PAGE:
Channelpedia

Blocking Kv1.3 channels inhibits Th2 lymphocyte function and treats a rat model of asthma.


Authors: Shyny Koshy, Redwan Huq, Mark R Tanner, Mustafa A Atik, Paul C Porter, Fatima S Khan, Michael W Pennington, Nicola A Hanania, David B Corry, Christine Beeton

Journal, date & volume: J. Biol. Chem., 2014 Mar 18 , ,

PubMed link: http://www.ncbi.nlm.nih.gov/pubmed/24644290

Channelpedia reference in: Kv1.3

Abstract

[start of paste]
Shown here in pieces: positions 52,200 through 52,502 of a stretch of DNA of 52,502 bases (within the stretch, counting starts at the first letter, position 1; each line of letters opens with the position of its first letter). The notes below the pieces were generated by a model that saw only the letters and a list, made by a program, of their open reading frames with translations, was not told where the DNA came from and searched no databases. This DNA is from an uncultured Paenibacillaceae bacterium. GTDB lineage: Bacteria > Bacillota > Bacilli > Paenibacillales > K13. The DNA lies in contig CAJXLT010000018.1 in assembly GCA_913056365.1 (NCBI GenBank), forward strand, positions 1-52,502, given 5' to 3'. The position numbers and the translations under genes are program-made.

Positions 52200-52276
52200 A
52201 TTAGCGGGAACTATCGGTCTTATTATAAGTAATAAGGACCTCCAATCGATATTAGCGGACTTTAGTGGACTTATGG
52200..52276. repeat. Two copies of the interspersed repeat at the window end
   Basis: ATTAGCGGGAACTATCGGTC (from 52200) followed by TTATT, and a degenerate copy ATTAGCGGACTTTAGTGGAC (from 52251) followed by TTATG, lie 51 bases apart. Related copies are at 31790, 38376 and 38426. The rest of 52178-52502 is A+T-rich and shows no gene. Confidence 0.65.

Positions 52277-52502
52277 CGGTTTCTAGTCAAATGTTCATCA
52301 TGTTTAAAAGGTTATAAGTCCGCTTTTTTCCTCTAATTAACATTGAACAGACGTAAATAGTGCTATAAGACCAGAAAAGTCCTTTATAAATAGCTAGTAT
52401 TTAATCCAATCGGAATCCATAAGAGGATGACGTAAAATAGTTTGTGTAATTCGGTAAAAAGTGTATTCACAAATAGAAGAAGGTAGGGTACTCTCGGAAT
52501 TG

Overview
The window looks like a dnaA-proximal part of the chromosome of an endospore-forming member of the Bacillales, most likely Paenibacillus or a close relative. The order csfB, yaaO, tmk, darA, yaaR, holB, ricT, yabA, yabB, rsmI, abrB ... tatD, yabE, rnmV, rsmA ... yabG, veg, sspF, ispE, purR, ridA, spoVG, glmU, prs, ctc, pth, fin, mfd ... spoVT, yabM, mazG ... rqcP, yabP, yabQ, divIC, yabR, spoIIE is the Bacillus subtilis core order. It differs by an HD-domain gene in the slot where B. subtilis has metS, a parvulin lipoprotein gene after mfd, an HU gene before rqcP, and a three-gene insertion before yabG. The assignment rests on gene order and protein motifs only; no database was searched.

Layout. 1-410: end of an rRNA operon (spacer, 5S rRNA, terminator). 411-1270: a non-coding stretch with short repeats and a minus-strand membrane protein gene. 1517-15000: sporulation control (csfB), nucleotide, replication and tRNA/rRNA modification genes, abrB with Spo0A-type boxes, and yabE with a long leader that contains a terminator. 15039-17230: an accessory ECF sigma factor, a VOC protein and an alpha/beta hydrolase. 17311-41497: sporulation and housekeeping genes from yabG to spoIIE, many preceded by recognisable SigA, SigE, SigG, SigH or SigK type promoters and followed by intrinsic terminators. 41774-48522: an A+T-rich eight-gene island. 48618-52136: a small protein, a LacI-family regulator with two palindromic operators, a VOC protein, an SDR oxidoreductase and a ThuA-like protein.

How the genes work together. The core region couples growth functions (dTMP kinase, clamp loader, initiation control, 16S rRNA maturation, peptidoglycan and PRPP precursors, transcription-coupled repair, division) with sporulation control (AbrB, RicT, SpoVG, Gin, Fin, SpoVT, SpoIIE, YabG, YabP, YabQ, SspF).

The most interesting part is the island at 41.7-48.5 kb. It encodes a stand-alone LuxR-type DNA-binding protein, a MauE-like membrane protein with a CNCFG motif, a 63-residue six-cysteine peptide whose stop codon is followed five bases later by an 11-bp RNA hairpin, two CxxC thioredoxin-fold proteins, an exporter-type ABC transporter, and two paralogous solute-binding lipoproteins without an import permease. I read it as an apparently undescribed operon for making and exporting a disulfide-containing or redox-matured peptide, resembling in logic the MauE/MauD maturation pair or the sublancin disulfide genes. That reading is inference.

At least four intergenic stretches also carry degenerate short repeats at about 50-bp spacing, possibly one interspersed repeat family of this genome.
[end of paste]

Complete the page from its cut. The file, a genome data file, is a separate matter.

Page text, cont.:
Allergic asthma is a chronic inflammatory disease of the airways. Of the different lower airway-infiltrating immune cells that participate in asthma, T lymphocytes that produce Th2 cytokines play important roles in pathogenesis. These T cells are mainly fully-differentiated CCR7- effector memory T (TEM) cells. Targeting TEM cells without affecting CCR7+ naive and central memory (TCM) cells has the potential of treating TEM-mediated diseases, such as asthma, without inducing generalized immunosuppression. The voltage-gated KV1.3 potassium channel is a target for preferential inhibition of TEM cells. Here, we investigated the effects of ShK-186, a selective KV1.3 channel blocker, for the treatment of asthma. A significant proportion of T lymphocytes in the lower airways of subjects with asthma expressed high levels of KV1.3 channels. ShK-186 inhibited the allergen-induced activation of peripheral blood T cells from those subjects. Immunization of F344 rats against ovalbumin, followed by intranasal challenges with ovalbumin, induced airway hyper-reactivity which was reduced by the administration of ShK-186. ShK-186 also reduced total immune infiltrates in the bronchoalveolar lavage and number of infiltrating lymphocytes, eosinophils, and neutrophils assessed by differential counts. Rats with the ovalbumin-induced model of asthma had elevated levels of the Th2 cytokines IL-4, IL-5, and IL-13 measured by ELISA in their bronchoalveolar lavage fluids. ShK-186 administration reduced levels of IL-4 and IL-5 and induced an increase in the production of IL-10. Finally, ShK-186 inhibited the proliferation of lung-infiltrating ovalbumin-specific T cells. Our results suggest that KV1.3 channels represent effective targets for the treatment of allergic asthma.